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    Raising Fit Kids: Healthy Nurtition, Exercise, and Weight

      This content is selected and controlled by WebMD's editorial staff in collaboration with Sanford Health Systems.

    Get Moving

    The last thing a pouty teen may want to do is get up and move, but it’s one of the best ways he can feel better. Exercise can help burn through anger, frustration, and anxiety.  It also promotes better sleep. 

    So hand your teen his earbuds and send him outside to walk, run, or shoot hoops. It’s a chance to blow off some steam, and he’ll learn a healthy way to deal with stress for the future.

    Even better, lace up your shoes and join him outside. Even if you don’t talk or workout together, the example you set is powerful.

    Listen, Don’t Lecture

    You may be older and wiser, but resist the urge to lecture your teen. It’s more likely to cause hostility and rebellion. Instead, practice "active listening."

    This means "listening with an open mind without interrupting, being able to communicate back what you heard that person say," says Alan Delamater, PhD, director of clinical psychology at the University of Miami Miller School of Medicine. "Basically it means you are not talking as much as you are listening."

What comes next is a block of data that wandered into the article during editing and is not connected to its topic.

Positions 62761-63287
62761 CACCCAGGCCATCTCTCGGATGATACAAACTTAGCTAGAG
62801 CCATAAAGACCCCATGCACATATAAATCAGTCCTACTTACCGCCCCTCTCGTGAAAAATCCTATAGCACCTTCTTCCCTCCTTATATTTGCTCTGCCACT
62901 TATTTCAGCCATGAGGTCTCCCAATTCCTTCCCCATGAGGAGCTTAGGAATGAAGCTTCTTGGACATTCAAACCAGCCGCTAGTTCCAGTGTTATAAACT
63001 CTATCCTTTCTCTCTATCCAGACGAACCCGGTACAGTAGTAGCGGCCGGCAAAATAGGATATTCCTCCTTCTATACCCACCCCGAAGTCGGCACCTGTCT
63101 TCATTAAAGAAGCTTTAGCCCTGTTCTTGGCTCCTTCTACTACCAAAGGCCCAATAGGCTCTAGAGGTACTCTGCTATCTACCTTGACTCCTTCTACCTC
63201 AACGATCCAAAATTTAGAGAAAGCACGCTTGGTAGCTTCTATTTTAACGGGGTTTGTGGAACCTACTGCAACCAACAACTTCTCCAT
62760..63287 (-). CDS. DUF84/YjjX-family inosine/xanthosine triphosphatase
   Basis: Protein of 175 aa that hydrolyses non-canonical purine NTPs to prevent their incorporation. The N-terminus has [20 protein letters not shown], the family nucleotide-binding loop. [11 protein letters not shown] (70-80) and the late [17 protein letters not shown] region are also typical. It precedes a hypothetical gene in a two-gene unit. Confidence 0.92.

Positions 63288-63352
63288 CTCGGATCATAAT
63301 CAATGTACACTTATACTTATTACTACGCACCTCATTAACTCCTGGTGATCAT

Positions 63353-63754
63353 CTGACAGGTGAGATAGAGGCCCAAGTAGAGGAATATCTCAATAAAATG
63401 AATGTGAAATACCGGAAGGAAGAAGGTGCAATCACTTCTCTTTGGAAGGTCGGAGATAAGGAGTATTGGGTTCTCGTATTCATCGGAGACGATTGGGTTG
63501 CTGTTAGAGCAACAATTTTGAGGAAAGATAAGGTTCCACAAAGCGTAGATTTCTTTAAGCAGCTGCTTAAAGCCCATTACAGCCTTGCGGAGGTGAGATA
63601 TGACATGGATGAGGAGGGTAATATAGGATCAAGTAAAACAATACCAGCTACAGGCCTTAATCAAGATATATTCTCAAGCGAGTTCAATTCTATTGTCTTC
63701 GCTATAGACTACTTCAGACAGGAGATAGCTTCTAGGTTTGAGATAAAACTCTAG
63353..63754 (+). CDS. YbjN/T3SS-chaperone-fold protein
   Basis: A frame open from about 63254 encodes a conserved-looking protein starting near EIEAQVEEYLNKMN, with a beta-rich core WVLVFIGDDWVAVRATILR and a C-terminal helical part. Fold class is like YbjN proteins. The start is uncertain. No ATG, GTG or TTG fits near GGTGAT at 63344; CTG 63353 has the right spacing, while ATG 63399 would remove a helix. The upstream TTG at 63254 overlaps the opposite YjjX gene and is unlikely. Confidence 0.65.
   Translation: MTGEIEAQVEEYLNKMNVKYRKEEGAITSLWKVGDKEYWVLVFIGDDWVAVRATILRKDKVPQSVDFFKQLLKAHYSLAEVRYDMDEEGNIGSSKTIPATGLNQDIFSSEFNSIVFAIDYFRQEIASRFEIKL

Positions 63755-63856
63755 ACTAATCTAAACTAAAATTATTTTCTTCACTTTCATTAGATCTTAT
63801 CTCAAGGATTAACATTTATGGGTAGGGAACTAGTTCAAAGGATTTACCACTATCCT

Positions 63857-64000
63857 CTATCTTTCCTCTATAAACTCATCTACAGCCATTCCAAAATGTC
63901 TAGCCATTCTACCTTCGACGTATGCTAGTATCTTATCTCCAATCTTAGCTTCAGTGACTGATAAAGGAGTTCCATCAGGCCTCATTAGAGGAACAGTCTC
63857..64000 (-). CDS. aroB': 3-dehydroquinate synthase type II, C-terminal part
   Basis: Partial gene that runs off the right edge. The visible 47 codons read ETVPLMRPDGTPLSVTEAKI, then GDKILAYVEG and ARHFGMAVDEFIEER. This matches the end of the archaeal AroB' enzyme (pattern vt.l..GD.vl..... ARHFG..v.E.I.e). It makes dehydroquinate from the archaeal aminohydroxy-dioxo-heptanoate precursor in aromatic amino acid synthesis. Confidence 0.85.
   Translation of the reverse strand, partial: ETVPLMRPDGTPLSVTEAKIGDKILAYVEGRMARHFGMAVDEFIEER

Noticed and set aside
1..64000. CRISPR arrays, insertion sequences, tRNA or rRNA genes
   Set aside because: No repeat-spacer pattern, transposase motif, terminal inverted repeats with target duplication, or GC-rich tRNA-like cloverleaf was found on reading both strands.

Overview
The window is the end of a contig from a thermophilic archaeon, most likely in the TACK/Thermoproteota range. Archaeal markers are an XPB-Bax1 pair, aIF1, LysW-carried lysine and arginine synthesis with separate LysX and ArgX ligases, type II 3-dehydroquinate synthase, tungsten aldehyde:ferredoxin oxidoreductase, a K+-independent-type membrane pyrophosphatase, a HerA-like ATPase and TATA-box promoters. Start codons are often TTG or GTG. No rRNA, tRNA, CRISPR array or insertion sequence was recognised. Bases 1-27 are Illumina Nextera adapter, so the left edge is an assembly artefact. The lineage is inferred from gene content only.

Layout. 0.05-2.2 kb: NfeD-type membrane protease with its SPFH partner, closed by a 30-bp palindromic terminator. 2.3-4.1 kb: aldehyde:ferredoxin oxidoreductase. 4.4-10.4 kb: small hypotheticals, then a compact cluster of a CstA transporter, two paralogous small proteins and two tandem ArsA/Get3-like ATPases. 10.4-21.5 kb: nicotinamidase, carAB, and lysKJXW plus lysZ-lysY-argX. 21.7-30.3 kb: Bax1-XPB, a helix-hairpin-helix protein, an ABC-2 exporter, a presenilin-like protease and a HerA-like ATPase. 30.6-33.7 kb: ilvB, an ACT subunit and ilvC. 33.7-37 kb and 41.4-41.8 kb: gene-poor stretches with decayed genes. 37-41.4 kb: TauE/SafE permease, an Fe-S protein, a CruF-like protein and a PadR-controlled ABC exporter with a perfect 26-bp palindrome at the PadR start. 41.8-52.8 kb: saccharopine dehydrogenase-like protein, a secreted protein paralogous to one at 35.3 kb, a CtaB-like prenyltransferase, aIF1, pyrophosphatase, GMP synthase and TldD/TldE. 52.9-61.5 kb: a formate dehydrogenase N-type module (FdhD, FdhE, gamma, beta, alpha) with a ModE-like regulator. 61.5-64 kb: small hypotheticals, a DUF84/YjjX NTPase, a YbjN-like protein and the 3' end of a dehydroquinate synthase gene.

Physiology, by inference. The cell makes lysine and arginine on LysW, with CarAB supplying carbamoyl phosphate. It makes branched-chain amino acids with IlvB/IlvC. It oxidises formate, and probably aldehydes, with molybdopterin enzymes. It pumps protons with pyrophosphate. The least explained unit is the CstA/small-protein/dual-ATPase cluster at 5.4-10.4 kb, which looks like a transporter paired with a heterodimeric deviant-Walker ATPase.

Teens also like to talk about things they are experts in. So ask them to teach you about something, like technology, Radovic says. It's a fairly safe bet that they understand Snapchat better than you do.

    Keep Your Cool

    When you feel anxious or angry, especially if the cause is your teen, take a breath. Find your own ways to calm down and handle your emotions without lashing out.Remember that sleep and exercise are just as important for you as they are for your kids.

    Plus, you’ll model for your teen some healthy ways to deal with stress. 

    "If you want to be an effective parent of a teenager, take care of yourself," Delamater says.

     

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